Ward Burner Systems

customized combustion equipment

Btu requirements for various kilns
 
 
by Marc Ward
Clay Times Sept. 1996
 

 

    I often have folks call me to ask questions about their kiln and why it stalls. After I ask about the size of the kiln, I'll ask how many BTU's their burners are rated for.....silence....then, "Oh, they were some old burners someone gave me". I'll ask the same question again.....silence.....then, "well, I'm not really sure." Or another one along the same line is, "These are the burners I had on my old kiln and when I built a bigger kiln, I just used the same ones." Knowing how many BTU's you need to put into the kiln is as important as knowing how much zinc oxide to put into a glaze. Unless you're just goofing around and not trying to get repeatable glaze effects, you would never just throw a handful of this and a handful of that into a glaze. You weigh it out, often to the tenth of a gram. Why are so many potters meticulous about their clay and glazes and so lax about firing knowledge?


    Different types of kilns need different BTU amounts. There are three factors that determine BTU input for the normal pottery kiln; kiln construction material, desired final temperature, and firing time. Some of the BTU input figures that follow, have a range of several thousand BTU's. The higher figure will give a fast firing of 6-8 hours, while the lower figure will give a longer firing of 14 hours plus.


    All of these figures are BTU's per cubic foot(BTU/CF). Since you're firing the whole kiln and not part of it, this is the total interior volume of the kiln and not just the stacking space. (Next issue I'll give you the formulas for determining the cubic feet of all types of kilns). Multiply the numbers below by your total cubic feet. This will tell you how many BTU's you'll need for your kiln to get to a particular temperature. Divide your total by the number of burners and you'll know how many BTU's you'll need per burner.


    If you have a hard brick kiln with 9" walls, you'll need: 12,000 - 17,000 BTU/CF for cone 06, 14,000 - 18,500 BTU/CF for cone 6, and 16,000 - 20,000 BTU/CF for cone 10.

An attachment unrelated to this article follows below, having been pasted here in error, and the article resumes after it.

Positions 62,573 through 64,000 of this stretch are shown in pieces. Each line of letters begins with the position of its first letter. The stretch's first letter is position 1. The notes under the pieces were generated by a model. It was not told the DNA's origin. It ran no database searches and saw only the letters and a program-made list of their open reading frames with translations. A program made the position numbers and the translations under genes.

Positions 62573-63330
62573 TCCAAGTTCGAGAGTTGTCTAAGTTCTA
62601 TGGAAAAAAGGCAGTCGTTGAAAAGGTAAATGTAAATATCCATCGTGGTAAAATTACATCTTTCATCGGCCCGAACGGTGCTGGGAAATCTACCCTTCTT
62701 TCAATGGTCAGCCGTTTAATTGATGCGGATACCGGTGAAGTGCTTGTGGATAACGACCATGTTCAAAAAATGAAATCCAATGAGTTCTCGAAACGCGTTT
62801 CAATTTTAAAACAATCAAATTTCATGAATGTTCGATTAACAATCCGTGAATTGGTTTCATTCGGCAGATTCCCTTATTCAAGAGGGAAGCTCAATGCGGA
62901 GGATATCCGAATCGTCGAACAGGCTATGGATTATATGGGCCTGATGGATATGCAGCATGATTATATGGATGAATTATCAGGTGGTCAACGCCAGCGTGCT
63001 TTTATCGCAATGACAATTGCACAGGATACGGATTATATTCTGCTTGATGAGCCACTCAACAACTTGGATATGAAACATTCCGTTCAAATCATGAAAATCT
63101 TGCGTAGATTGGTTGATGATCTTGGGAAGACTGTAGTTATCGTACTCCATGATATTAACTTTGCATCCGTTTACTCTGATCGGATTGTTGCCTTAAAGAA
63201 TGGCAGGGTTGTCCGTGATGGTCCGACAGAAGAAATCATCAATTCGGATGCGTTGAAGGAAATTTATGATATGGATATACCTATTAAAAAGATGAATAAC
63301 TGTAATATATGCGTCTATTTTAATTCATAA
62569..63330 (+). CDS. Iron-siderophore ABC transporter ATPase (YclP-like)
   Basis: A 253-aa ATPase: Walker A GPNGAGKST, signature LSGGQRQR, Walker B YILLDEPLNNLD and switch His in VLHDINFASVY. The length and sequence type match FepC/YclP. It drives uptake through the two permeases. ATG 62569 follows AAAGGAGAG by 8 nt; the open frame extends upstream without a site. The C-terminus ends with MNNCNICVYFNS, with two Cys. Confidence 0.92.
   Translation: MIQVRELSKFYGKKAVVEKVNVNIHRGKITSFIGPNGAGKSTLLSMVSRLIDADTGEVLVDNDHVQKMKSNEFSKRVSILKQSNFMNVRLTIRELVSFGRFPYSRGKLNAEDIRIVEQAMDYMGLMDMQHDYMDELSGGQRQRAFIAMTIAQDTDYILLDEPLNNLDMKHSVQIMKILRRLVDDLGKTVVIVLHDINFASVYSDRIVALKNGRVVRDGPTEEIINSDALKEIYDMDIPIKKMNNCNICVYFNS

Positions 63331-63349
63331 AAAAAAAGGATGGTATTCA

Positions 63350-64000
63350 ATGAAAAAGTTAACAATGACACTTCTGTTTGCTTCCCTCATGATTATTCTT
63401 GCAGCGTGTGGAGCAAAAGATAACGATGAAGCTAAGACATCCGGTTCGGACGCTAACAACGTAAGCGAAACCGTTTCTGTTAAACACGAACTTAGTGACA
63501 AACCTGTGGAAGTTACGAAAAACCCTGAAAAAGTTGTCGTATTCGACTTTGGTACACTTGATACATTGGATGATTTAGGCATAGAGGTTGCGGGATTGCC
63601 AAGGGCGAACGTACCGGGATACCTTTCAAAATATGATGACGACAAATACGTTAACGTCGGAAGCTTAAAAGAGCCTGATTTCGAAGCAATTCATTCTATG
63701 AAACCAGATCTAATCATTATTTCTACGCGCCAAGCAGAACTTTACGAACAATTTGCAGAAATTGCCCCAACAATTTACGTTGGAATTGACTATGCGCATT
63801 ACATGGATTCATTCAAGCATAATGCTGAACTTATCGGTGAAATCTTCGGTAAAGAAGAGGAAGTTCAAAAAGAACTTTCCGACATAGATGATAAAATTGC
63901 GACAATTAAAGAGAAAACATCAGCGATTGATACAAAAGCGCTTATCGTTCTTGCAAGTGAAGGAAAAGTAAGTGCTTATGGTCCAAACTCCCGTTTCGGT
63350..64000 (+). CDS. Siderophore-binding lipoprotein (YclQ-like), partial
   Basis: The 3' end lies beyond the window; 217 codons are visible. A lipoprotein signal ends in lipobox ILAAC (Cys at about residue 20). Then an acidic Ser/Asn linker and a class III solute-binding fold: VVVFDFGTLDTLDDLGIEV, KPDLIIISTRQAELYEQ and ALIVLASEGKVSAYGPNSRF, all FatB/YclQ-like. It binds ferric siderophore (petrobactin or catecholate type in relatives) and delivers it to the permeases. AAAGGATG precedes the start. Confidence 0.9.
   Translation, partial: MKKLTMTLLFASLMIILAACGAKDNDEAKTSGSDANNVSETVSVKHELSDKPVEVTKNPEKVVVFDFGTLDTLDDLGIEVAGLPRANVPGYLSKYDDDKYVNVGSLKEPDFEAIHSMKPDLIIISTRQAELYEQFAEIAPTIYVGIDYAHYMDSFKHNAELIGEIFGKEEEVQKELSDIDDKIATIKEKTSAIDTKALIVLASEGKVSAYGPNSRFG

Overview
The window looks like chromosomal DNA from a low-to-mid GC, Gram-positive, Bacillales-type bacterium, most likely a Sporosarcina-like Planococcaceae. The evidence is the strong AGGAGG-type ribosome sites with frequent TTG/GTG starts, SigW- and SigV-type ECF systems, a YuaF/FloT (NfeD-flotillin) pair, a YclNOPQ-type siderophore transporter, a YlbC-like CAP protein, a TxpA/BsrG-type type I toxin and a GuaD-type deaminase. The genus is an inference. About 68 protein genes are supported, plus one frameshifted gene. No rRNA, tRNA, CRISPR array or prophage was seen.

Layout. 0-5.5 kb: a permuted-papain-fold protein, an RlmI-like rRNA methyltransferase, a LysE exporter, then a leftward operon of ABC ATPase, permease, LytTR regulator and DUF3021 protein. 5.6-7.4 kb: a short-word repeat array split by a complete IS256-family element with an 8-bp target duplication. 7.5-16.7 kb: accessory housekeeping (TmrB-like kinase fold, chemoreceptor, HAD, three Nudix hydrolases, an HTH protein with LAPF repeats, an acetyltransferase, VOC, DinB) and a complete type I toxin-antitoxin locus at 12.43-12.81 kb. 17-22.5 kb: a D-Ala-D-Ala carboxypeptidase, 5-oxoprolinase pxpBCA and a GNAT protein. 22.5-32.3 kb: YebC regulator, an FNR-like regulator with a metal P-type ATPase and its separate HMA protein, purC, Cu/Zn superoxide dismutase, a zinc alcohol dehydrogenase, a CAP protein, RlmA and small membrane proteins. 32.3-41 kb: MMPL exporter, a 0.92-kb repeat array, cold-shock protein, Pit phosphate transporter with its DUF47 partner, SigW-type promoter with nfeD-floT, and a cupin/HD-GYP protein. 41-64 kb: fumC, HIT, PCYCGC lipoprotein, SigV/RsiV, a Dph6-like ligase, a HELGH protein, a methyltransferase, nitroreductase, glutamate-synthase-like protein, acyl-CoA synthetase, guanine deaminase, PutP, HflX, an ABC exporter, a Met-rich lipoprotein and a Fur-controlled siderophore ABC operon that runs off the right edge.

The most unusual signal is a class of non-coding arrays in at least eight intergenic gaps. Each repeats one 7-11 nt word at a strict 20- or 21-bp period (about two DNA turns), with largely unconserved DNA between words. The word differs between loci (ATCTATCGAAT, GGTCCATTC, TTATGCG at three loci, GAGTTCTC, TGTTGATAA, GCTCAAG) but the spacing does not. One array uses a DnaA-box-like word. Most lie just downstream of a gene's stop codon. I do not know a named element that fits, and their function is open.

If you have a soft brick kiln with 9" walls, you'll need: 6,000 - 10,000 BTU/CF for cone 06, 8,000 - 13,000 BTU/CF for cone 6, and 10,000 - 16,000 BTU/CF for cone 10.


    If your kiln is 6" of ceramic fiber, you'll need: 4,000 - 6,000 BTU/CF for cone 06, 6,000 - 9,000 for cone 6, and 7,000 - 11,000 BTU/CF for cone 10.


    Raku kilns are built for speed, so the above numbers for cone 06 firing may not be acceptable (most people don't want to wait hours and hours for the first load to be ready). The numbers below will give you a firing of 20-40 minutes. Remember, these numbers are BTU's per cubic foot. Hard brick Raku kilns; 70,000 BTU/CF. Soft brick Raku kilns; 35,000 BTU/CF. Ceramic fiber Raku kilns; 25,000 BTU/CF.


    As all these numbers indicate, there are vast differences in BTU input. This is why it's so important to have an idea of how many BTU's you're putting in the kiln. If you're unsure, the only way to determine it is to call the burner manufacturer. If that's not possible, find out the orifice size using a drill bit as a gauge. When you've determined that, find out the regulated or delivered pressure of the gas and someone familiar with burners can tell you how many BTU's your burner is producing.